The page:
- US Online Poker
- US Online Casinos
- US Online Sports Betting
Online casino has long been the ugly duckling of US online gambling. Since the repeal of the Professional and Amateur Sports Protection Act, sports betting has dominated the headlines and the legislative agenda. And crucially its dominated the attention of US entrepreneurs.
As Chris Grove, a managing partner at the Sports Gaming Investment Fund (SGIF), put it recently: “I see a ton of startups that are aiming to ‘reinvent the online sportsbook’ but basically none that are looking to “reinvent the online casino.”
Grove put it down to sports betting simply having a “cooler” image to investors and VC’s from out of the gaming industry.
It’s fair to say too that betting is more familiar to investors because it’s so indelibly linked with sport. Everyone has filled out a March Madness bracket, for instance, but very few have played online roulette.
Regardless of the reason, are US entrepreneurs missing a trick by focusing on online sports betting over casino?
In a recent note, Morgan Stanley pegged the US online casino market at $3.5 billion in revenues by 2025.
That’s a little under half the projected size of the sports betting market, but still nothing to be sniffed at.
What’s more, Morgan Stanley pegged the average spend per adult on online casino at $81. That’s more than double the $38 per adult for sports betting.
In other words, as more and more states take up online casino, the sector will only close the gap on its more illustrious rival.
“I would agree that it’s probably an area that warrants more interest given its comparative size to sports betting” said Lloyd Danzig, who distributes a monthly newsletter on US betting start-ups.
So why are there so few startups trying to crack the online casino code?
There are two main factors according to Blaine Graboyes, the CEO of video game casino company GameCo.
The first factor is the longer timeline for the state-by-state approval of online casino. To many entrepreneurs, why would you focus on a three-state market over a 20-state market?
That of course may change over a longer time horizon.
The second reason is a lack of support for innovation from operators themselves.
“I have never seen an industry shoot itself in the foot so repeatedly and make zero changes to support the growth of their businesses,” Graboyes told Online Poker Report.
“Online casino operators know they will get a constant, free stream of content from providers and they don’t really care what it is as long as they keep getting it.”
“The operator mindset is every antiquated and not supportive of the startup ecosystem,” Graboyes added.
The operators themselves see it somewhat differently. According to Rush Street Interactive president Richard Schwartz, operators do want to support innovation but it just isn’t a top priority in an early-stage market.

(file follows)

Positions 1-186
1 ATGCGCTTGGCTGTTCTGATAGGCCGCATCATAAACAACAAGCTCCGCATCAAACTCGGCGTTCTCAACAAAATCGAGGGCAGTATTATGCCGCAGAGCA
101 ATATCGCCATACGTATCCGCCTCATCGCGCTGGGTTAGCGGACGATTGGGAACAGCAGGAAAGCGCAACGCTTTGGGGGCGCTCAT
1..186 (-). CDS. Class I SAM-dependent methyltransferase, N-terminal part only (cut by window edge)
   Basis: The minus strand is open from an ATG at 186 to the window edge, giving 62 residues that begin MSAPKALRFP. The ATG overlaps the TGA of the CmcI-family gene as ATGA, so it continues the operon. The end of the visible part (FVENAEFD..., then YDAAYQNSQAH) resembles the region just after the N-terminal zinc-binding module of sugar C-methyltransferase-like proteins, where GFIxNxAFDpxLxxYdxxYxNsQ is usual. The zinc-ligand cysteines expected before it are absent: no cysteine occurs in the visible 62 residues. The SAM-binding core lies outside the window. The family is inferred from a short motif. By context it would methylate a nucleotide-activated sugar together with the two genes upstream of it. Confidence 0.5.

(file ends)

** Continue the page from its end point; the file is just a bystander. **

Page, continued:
“We do and will continue to invest in innovation but I think startups underappreciate the challenges operators face right now, just launching reliable products in new markets.”
Schwartz added: “Many operators don’t own their own tech platforms so they can’t innovative without relying on third parties and those who do own their own platform, have other priorities at this time.”
It’s hard to argue with that strategy too. Casino market leaders like Rush Street Interactive and Golden Nugget online casino are already kicking off enough profit to command huge public valuations. And they also have strong moats because the US licensing system ties online casino sites to the physical properties.
For them, is it not a case of “if it aint broke, dont fix it?”
Not so, according to Graboyes, who compares operator incumbents to Blockbuster in a pre-Netflix world.
“It would be great if Golden Nugget or RSI used a fraction of those IPO proceeds to invest in innovation,” Graboyes said.
“Creating a startup fund would do more to drive the outcome the market is expecting than anything else. They have a chance to create a hundred Netflix’s and see what sticks.”
Golden Nugget and RSI did not respond to a request for comment.
In one sense, the US market is ideal for new online casino concepts. Unlike Europe, regulatory and technical standards are relatively homogeneous across states, meaning games can be adapted easily for multiple markets.
And, as already noted, the market is far from overcrowded.
“There’s a complete lack of competition in US online casino, in everything from game development, to suppliers, technology platforms and operators,” Graboyes said.
“There’s just so much less competition at each of those tiers in the US than probably anywhere else in the world,” he adds.
Set that environment against the crowded field of sports betting startups, and the smart money should only be going one way.